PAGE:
“The best dishes aren’t always served in posh restaurants. Some of our favourite foods come from holes in the walls, from street vendors, that come from great food cities around the world. They are usually places that specialise in doing one thing extraordinarily well. But that doesn’t mean that the cooking isn’t complex. Today’s pressure test comes from exactly one of these places.”
This is the introduction that brought a popular Indian dish on the sets of the world’s most successful cookery show – MasterChef Australia. And the man who got us there is young chef and maker of the immensely popular Goila Butter Chicken, Saransh Goila.
When we spoke a few hours ago Saransh was still giddy from seeing himself on one of the world’s favourite food reality shows. “Not even in my dreams did I imagine I would be in the MasterChef kitchen. This was never planned, it just happened, and I am amazed at the opportunity I was given.” Here are some of the highlights from our conversation.
How did you get your butter chicken from a Mumbai pop up to MasterChef Australia?
Chef and MasterChef Australia judge George Calombaris was in Mumbai for an event in October last year. My agent Kavneet Sahni knew him and arranged a tasting of Goila Butter Chicken in their hotel room. They went totally desi on it, using their hands and eating straight out of the boxes. George loved that the dish isn’t greasy, and being a chef understood the complexity of flavours. He was impressed enough to invite me to be part of the Melbourne Food and Wine Festival in March 2018. And that’s really how it all began.
While in Melbourne, I was invited to join the MasterChef Australia team as a guest chef for one of their episodes. The Goila Butter Chicken was going to be the dish for the pressure test episode.
How much did you have to change the butter chicken recipe to suit the show?
Their only condition was that I would make the chicken exactly as it tasted in the hotel room last year! Nothing modern, and nothing molecular. As is their process, I first needed to make the dish in their kitchens and write out a recipe for the contestants. Their spices were different, the tomatoes were much sweeter than in India, the honey in my recipe made the dish too sweet… it took me 3-4 trials before I got my dish right!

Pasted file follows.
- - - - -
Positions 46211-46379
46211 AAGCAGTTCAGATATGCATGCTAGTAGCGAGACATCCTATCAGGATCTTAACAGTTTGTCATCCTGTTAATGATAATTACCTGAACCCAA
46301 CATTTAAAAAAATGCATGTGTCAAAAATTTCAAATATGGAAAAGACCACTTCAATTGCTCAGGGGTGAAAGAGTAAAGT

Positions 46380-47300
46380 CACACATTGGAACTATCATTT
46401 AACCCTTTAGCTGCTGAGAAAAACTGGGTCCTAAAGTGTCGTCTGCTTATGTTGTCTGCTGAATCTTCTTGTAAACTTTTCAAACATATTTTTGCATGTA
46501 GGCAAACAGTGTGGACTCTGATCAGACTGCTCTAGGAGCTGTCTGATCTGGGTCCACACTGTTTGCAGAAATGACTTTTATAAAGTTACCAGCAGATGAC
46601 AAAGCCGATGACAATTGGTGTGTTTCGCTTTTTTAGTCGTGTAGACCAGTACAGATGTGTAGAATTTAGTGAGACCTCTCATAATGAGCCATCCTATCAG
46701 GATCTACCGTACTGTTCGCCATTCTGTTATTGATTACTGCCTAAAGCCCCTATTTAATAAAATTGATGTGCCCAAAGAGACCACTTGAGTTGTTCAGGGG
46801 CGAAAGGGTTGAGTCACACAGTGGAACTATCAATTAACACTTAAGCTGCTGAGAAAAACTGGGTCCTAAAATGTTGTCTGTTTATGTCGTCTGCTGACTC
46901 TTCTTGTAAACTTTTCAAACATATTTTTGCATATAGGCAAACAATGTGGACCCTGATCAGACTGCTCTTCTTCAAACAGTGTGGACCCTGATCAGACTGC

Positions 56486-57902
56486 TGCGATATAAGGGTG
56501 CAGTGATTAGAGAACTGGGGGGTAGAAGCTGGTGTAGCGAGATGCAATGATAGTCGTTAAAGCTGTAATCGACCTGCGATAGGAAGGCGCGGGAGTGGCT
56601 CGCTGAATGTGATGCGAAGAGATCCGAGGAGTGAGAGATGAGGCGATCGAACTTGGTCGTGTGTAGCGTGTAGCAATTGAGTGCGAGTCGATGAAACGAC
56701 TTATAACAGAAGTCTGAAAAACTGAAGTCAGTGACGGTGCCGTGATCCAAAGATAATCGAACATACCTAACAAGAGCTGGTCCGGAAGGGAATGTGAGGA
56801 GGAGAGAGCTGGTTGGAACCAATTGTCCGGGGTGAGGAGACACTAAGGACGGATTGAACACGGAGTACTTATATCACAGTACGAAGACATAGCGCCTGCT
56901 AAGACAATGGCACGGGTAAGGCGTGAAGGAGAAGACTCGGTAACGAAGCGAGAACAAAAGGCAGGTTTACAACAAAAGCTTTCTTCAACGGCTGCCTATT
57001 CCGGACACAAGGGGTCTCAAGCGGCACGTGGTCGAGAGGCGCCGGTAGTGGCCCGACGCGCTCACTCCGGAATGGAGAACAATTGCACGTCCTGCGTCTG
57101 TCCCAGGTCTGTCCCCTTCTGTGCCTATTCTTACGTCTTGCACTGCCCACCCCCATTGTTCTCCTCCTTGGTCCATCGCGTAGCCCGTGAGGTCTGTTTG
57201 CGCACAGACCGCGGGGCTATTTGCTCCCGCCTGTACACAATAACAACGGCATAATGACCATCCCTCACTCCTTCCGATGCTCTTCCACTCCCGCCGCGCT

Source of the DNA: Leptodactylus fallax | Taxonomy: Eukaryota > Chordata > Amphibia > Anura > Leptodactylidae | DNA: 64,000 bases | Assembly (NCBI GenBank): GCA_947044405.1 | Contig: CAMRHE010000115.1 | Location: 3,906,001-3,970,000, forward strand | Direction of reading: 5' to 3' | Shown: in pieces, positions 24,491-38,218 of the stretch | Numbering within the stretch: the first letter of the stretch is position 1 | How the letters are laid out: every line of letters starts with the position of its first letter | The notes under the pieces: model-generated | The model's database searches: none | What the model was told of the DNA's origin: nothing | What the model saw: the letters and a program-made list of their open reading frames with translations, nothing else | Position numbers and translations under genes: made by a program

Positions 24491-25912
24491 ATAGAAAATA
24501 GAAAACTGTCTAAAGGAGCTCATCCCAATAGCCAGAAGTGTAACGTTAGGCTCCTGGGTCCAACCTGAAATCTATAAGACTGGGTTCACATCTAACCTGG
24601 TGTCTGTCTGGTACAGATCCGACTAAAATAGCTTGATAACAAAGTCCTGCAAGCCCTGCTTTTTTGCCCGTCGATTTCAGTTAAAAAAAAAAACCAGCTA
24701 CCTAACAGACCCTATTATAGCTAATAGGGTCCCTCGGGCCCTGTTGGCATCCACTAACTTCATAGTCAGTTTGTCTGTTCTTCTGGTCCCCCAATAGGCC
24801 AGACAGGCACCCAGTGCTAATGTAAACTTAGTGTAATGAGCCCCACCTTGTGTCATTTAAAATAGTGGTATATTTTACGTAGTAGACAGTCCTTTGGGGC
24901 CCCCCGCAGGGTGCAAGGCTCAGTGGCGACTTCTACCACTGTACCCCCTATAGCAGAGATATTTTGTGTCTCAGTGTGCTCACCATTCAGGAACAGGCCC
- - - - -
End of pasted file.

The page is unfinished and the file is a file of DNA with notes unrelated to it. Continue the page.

Tell us about the actual shoot.
The sets are spectacular. The team has been working together for 10 years and everyone shares a really friendly, easy vibe, including the three judges who in real life are exactly as we see them on TV. The entire show is unscripted. I was allowed to wander around the contestants as they cooked, chat with them and give them hints… but only through questions. One contestant’s chicken set on fire (because she left the skin on) and all I could say was, “That’s a lot of smoke, does the chicken look OK to you?”
I was almost as nervous as the three contestants in the pressure test. Even though I was invited as an expert, I recognise that it’s an immense platform to be able to showcase my cuisine and my country. I don’t take this responsibility lightly.
How many versions of Goila Butter Chicken did you finally taste?
Not surprisingly, all three dishes tasted different. It took me 6 months to perfect my own recipe so I didn’t think the contestants would be able to follow the instructions exactly on their first try. But I have to admit, I was shocked when I tasted the winning dish. It could have been a dish that I cooked myself.
What was the highlight of this experience for you?
When George Calombaris and Gary Mehigan made me lunch! It was a simple salad of fennel, arugula and smoked chicken but watching their easy rapport and tremendous kitchen skills was like a masterclass.
Your chef’s coat has been in the news too.
Matt Preston wants one too! I’ve really enjoyed designing my coats. I chose the colour as it was inspired by the peacock – India’s national bird.
What is next for Goila Butter Chicken?
I was on MasterChef Australia not because of who I am or that I have been a TV Chef. I was invited because of my dish. Today I am piggybacking on the success of my dish, and hope to break the stereotype that TV Chefs cannot cook. We are looking forward to growing Goila Butter Chicken to a few more outlets in Mumbai, and have even received offers from Pune, Bangalore and Melbourne. But we will expand only if we can remain true to the dish’s ethos. The day I need machines to make my food is the day to stop and take stock.
And for Saransh Goila?
If I ever wanted to be a restauranteur, then I would hope to be able to do what Manish Mehrotra did with Indian Accent. But that isn’t my aspiration. I want to spread the word about regional Indian food as far and wide as I possibly can. My journeys with #IndiaOnMyPlatter and #SadakChefs are what inspire me – we are more than oily curries and chicken tikka masala, and I have made it my life’s mission to showcase real Indian food.
OK SadakChef, give us your top three sadak tips for eating out in Melbourne.
American Doughnut Kitchen at Queen Victoria Market for their the piping hot bombolino-style jam doughnuts are worth the long queues you will have to join to taste one.
Shujinko for delicious Tokyo-style ramen and melt-in-your-mouth chargrilled charsiuis possibly the best in town.
Lune Croissanterie whose croissants have been called “best in the world”. The cult patisserie bakes 8,500 croissants a week!